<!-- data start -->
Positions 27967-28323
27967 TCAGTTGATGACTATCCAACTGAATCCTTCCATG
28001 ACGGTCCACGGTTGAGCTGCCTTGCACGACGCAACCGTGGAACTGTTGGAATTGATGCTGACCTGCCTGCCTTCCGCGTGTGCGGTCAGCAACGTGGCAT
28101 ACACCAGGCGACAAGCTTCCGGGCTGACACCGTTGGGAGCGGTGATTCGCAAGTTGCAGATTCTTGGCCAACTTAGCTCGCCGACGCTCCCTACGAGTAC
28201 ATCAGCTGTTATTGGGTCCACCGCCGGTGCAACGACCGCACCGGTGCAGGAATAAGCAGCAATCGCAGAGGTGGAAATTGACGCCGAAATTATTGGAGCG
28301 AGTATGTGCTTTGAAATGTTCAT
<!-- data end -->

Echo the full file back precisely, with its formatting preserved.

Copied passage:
Positions 27967-28323
27967 TCAGTTGATGACTATCCAACTGAATCCTTCCATG
28001 ACGGTCCACGGTTGAGCTGCCTTGCACGACGCAACCGTGGAACTGTTGGAATTGATGCTGACCTGCCTGCCTTCCGCGTGTGCGGTCAGCAACGTGGCAT
28101 ACACCAGGCGACAAGCTTCCGGGCTGACACCGTTGGGAGCGGTGATTCGCAAGTTGCAGATTCTTGGCCAACTTAGCTCGCCGACGCTCCCTACGAGTAC
28201 ATCAGCTGTTATTGGGTCCACCGCCGGTGCAACGACCGCACCGGTGCAGGAATAAGCAGCAATCGCAGAGGTGGAAATTGACGCCGAAATTATTGGAGCG
28301 AGTATGTGCTTTGAAATGTTCAT